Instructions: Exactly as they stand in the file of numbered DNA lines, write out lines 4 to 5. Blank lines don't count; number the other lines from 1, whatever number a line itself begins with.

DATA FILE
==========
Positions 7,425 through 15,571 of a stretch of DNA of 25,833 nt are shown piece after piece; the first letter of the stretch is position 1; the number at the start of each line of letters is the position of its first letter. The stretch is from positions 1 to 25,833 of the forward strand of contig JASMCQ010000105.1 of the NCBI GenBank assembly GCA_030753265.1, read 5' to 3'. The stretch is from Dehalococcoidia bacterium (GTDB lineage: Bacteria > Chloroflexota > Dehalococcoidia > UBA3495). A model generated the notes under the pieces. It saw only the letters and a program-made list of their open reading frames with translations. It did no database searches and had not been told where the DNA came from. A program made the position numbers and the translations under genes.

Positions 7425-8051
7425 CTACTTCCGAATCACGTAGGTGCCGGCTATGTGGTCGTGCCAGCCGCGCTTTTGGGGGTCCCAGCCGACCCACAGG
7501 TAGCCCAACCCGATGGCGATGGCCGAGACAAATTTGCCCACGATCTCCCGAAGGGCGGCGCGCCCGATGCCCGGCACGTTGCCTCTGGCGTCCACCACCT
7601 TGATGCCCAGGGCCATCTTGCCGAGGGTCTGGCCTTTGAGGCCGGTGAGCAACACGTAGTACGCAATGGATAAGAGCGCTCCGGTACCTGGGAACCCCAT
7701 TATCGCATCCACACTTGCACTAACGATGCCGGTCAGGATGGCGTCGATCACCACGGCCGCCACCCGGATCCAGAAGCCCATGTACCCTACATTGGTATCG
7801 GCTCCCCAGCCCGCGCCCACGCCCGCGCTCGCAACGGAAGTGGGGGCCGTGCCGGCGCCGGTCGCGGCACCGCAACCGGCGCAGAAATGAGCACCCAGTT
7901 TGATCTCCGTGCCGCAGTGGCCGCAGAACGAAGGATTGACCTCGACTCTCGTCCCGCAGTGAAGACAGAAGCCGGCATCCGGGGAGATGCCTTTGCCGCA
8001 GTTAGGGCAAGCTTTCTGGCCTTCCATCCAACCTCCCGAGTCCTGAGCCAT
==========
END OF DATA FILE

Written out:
7501 TAGCCCAACCCGATGGCGATGGCCGAGACAAATTTGCCCACGATCTCCCGAAGGGCGGCGCGCCCGATGCCCGGCACGTTGCCTCTGGCGTCCACCACCT
7601 TGATGCCCAGGGCCATCTTGCCGAGGGTCTGGCCTTTGAGGCCGGTGAGCAACACGTAGTACGCAATGGATAAGAGCGCTCCGGTACCTGGGAACCCCAT